In all the construction projects, the designs of the buildings to be constructed are planned in the pre-construction phase, and based on these designs further activities are carried on. There are direct linkages and relationships between the design (shape) and the cost incurred by the project in the construction sector. In this article, we will analyse this relationship and try to understand different aspects related to it.
Any design of a construction project, which is finalized, can be expressed in terms of many variables. These variables are known as design variables and they have direct cost implications. The relationship between these variables and cost can be understood and a direct forecast of the tentative costs can be done based on these variables.
Some of the common design variables that have direct cost implications are as follows:
1. Plane Shape
2. Complexity of Shape
3. Building’s Size
4. The average height of Storey
5. Number of storeys
6. Building envelope
7. Circulation space
8. Building’s grouping
9. Glazed wall percentage
10. Span of floor
11. Electrical and Mechanical Services
Now we will have a look at all these factors one by one.
By plane shape, we mean the shape of the plan view. In simple cases, the plan shapes can be square or rectangular. The cost of shapes with a lower perimeter to area ratio will be lower. For example, the shape of a square plan will have a low cost than the shape of the rectangular plan.
The shape of the building
The shape or the design of the building is directly linked with the cost incurred in constructing this building. The simpler the shape of the building the low will be the project cost. On the other hand, the complex is the shape or design, the higher will be the project cost.
For example, we can consider two projects with different plans A and B. Both the plans A and B have the same area but there are many irregularities and complex shapes that exist in plan B rather than Plan A. Hence it can be concluded here that the total cost will be higher for plan B as compared to plan A. This is due to the simplicity of Plan A, which is lacking in Plan B.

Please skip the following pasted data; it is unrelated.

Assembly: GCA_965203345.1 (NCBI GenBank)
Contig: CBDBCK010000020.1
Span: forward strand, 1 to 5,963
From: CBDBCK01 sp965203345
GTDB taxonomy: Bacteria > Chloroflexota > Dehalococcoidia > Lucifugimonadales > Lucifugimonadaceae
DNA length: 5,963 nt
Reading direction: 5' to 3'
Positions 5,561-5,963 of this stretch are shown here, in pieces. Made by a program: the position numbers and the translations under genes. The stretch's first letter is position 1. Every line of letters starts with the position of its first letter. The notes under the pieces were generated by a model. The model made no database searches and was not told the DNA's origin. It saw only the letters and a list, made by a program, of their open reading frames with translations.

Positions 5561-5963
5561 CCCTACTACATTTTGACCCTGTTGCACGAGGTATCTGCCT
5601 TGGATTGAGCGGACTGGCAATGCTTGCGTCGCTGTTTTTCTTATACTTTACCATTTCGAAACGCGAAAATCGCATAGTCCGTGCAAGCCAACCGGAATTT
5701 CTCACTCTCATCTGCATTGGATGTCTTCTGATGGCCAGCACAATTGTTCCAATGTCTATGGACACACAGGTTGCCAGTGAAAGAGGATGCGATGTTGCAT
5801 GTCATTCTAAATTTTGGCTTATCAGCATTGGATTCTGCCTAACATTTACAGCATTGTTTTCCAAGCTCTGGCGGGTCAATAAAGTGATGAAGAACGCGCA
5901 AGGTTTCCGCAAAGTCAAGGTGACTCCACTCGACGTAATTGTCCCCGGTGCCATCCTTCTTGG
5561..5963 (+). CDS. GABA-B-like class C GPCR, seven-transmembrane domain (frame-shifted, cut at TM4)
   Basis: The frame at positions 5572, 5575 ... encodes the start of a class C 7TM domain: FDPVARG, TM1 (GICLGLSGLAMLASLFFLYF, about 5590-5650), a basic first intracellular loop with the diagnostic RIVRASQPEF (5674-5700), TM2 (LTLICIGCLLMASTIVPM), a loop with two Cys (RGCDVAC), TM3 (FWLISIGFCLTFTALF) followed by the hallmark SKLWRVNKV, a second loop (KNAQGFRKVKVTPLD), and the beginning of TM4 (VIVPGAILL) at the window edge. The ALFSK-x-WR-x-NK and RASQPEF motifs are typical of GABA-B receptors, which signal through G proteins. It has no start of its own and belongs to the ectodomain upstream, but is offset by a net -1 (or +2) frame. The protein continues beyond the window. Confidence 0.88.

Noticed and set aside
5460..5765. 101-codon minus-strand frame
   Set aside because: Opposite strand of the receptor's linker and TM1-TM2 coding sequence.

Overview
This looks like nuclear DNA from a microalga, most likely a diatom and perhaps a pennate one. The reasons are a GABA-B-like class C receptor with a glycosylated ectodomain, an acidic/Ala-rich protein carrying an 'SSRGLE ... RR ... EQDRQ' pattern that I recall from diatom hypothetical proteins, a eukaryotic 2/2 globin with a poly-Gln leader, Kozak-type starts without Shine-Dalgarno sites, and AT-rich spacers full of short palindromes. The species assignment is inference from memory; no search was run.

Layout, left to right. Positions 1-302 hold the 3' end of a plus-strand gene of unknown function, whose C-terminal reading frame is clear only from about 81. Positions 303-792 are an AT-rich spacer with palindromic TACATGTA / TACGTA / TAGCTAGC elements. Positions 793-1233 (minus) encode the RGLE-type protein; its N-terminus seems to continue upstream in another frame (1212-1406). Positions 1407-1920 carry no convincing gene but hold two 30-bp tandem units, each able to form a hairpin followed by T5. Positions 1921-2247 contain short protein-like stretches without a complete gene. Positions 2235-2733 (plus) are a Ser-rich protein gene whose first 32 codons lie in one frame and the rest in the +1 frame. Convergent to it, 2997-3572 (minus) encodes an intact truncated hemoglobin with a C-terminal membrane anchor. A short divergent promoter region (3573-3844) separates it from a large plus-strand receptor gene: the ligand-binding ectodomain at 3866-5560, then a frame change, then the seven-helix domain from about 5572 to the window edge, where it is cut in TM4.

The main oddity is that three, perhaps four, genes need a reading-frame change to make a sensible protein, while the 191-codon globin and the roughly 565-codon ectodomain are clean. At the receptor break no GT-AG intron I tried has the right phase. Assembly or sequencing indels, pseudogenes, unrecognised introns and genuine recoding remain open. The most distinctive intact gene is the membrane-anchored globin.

There are two common types of shapes, on which the buildings can be made:
1. Regular shapes
2. Irregular shapes
The regular shapes are simple shapes like square or rectangle and the irregular shapes are comprised of other complex shapes. The cost implication of constructing the building on these shapes is simple. For regular shapes, we will find that the cost incurred is less as compared to the irregular shapes. This is due to the fact that the irregular shapes have higher perimeters than the regular shapes and it is difficult to carve irregular shapes as compared to the regular shapes. Hence, it can be concluded that the cost of construction is low for regular shapes and is higher for irregular shapes.
Size of the building
The size of the building is another important parameter that has a direct relationship with the cost of construction. Buildings of the same shapes and different sizes can be taken into consideration for this. The overall cost per unit area is smaller for larger buildings than the smaller ones. This is due to the fact that the cost and other parameters don’t increase proportionally with the size. We are bound to incur smaller costs in case of the buildings of larger sizes when we calculate the cost per unit area.
For example, we have two rectangular buildings, A and B. Building B is having a 4 times plan area as compared to building A. In this case, when we calculate the per-unit cost of the two buildings, we will find that building B has a lower cost per unit area than building A. Hence, we have found that size has a direct relationship with the cost of the building.